Organizational Partner Q&A
What is trafficking and how can we prevent it ? An interview with ECPAT
Every day, traffickers trade thousands of people as commodities and sell them into exploitative situations such as prostitution, forced labor, or slavery.
In order to effectively fight against trafficking and protect the victims, it is imperative to look at this reality from a closer perspective and to educate ourselves on the subject.
On the occasion of World Day against Trafficking in persons (30 July), the IGLTA Foundation in collaboration with ECPAT-USA discussed trafficking, how it overlaps with the travel industry, and also how it impacts the LGBTQ+ community.
How do you define human trafficking?
Trafficking often looks like an individual who uses their power over someone or exploits someone’s vulnerabilities to abuse them. Specifically, in our work on the commercial sexual exploitation of children, we’re looking at anyone under the age of 18 who is bought and sold for sexual purposes. Children are also victims of sex trafficking when they engage in sex in return for basic needs, such as food and shelter.
U.S. laws break up the definition of human trafficking into two: sex and labor trafficking. Sex trafficking is defined as a commercial sex act that is induced by force, fraud, or coercion, or in which the person induced to perform such act has not attained 18 years of age, and labor trafficking is the recruitment, harboring, transportation, provision, or obtaining of a person for labor or services, through the use of force, fraud, or coercion for the purpose of subjection to involuntary servitude, peonage, debt bondage, or slavery.
How prevalent are LGBTQ+ cases among the victims of human trafficking?
This is hard to say, as data on trafficking and the LGBTQ+ community continues to be underreported in the U.S. The sexual orientation and gender identity of trafficking victims in the U.S. are usually not even measured. This lack of data is a significant barrier to being able to support the LGBTQ+ community effectively.
Is/are there a region(s) where LGBTQ+ trafficking is most common?
Unfortunately, this is another area where it’s hard to say due to a lack of significant data.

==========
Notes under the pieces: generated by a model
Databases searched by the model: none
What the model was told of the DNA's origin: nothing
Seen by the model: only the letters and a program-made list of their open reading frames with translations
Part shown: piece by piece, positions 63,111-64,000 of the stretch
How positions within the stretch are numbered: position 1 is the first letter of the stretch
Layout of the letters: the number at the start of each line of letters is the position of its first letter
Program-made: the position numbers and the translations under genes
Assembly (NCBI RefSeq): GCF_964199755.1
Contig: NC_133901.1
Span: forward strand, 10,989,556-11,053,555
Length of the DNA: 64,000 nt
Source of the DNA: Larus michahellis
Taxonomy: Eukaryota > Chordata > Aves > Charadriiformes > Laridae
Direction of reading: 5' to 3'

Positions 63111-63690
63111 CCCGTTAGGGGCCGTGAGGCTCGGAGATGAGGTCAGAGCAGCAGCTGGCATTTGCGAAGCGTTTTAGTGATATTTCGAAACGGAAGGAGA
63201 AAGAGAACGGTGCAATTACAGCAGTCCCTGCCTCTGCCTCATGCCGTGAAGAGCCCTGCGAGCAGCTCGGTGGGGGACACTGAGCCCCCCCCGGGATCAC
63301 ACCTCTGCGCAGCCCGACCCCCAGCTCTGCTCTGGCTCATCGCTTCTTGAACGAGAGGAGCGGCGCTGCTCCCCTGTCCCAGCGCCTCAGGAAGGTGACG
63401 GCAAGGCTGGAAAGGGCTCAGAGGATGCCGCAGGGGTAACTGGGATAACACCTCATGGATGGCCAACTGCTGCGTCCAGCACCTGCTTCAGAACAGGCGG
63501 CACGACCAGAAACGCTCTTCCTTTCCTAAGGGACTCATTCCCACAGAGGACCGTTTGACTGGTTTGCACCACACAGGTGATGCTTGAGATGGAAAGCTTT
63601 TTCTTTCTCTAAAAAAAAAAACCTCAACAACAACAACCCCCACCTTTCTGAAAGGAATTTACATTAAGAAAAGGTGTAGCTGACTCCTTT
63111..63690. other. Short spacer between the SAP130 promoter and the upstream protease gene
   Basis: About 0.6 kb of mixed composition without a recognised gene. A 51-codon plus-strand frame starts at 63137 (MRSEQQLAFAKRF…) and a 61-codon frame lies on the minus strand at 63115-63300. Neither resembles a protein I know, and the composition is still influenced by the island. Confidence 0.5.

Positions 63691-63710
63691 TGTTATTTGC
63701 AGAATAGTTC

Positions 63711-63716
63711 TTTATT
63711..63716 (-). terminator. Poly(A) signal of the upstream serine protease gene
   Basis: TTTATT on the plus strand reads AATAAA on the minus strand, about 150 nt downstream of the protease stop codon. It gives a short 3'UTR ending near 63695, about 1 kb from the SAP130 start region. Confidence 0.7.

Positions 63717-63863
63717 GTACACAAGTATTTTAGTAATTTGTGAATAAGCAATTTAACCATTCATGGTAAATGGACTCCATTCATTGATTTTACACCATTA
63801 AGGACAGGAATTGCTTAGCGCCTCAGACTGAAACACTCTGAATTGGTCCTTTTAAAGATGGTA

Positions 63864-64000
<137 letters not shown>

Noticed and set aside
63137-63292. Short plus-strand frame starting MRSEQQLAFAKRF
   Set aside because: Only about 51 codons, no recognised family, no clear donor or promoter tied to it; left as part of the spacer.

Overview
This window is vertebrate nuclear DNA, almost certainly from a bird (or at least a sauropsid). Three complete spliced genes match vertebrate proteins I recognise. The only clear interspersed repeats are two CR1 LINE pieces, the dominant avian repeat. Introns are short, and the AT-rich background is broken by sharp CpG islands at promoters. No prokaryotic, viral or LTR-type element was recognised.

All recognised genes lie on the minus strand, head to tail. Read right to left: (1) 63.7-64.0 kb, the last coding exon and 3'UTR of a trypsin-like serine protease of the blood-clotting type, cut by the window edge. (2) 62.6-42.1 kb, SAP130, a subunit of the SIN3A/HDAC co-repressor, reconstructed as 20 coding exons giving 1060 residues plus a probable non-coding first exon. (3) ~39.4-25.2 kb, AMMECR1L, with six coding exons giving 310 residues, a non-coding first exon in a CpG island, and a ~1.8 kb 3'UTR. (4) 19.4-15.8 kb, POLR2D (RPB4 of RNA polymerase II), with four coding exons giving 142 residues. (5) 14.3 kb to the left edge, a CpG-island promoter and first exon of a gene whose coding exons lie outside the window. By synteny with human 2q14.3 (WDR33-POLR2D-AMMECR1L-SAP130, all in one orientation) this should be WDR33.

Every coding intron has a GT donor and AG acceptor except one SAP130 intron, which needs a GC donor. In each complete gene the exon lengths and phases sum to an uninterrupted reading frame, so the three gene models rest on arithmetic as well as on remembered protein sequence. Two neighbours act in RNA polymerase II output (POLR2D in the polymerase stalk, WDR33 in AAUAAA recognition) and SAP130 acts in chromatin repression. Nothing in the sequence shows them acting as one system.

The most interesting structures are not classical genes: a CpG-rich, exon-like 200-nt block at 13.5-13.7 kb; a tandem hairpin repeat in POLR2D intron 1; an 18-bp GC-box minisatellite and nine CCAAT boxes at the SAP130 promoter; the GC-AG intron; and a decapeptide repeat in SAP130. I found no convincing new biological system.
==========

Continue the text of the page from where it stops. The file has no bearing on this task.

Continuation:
What makes the LGBTQ+ community vulnerable to human trafficking?
The LGBTQ+ community still faces substantial challenges when it comes to equality and LGBTQ+ individuals are more likely to face sexual violence and stigmatization compared to non-LGBTQ+ identifying individuals. LGBTQ+ youth are also more likely to face homelessness. It is these adverse childhood experiences and the feelings that result from them—for example, isolation, loneliness, and fear—that traffickers often exploit.
Have you conducted any specific studies on the human trafficking of the LGBTQ+ community?
We have not, but this study includes more information on the intersection of these two issues: https://www.ncbi.nlm.nih.gov/pmc/articles/PMC4204396/.
We’re also always exploring options for funding to really be able to take a deep research dive into how trafficking affects specific communities.
In what businesses within the tourism and travel industry might trafficking be occurring?
Trafficking is happening everywhere, in all communities and businesses. If we look at trafficking happening in the context of vulnerabilities, then trafficking happens in all spaces. However, people in the tourism and travel industry do have an opportunity to identify and respond appropriately to trafficking. If you're at work or traveling yourself, you often have a chance to observe the dynamics of people around you. In terms of situations that could be potentially exploitative, you should look for signs of a controlling interaction. This could be things like a gesture or look from a trafficker that provokes fear, hearing threats or insults, or seeing signs of physical abuse. However, It’s important to note that there is no one red flag and that encountering any one human trafficking indicator isn’t necessarily proof of exploitation.
If you see an instance that you suspect may be trafficking, the best thing you can do is report the incident, to a manager, security guard, or national hotline. (In the U.S., you can reach the National Trafficking Hotline at 1 (888) 373-7888.) Do not intervene directly.
As tourism professionals, how can our members' teams and staff help prevent human trafficking?
Training is key, and it’s important to tie in what you learn about these issues at work to your community as well. It’s really necessary to look at the root causes of trafficking and communities that are disproportionately affected by these issues, such as low-income communities, LGBTQ+ communities, and communities of color.
What training materials do you offer that we can share with our members to assist in the fight?
We don’t have resources that specifically focus on the LGBTQ+ population, but some general resources are:
Training for Hotel Associates: https://www.ecpatusa.org/hotel-training
Training for Travel Professionals: https://www.ecpatusa.org/travel-elearning
Guides To Online Safety: https://www.ecpatusa.org/onlinesafetytips
Social Identity Quest: https://socialidentityquest.com/
How can our business members raise awareness about human trafficking with LGBTQ+ travelers?
These issues tend to get a lot of attention in January, National Human Trafficking Awareness Month in the U.S., and on days like World Day Against Trafficking in July. It’s important to continue these conversations year-round. We here at ECPAT-USA are always available to support businesses in their efforts to educate travelers and create employee engagement events that focus on these issues.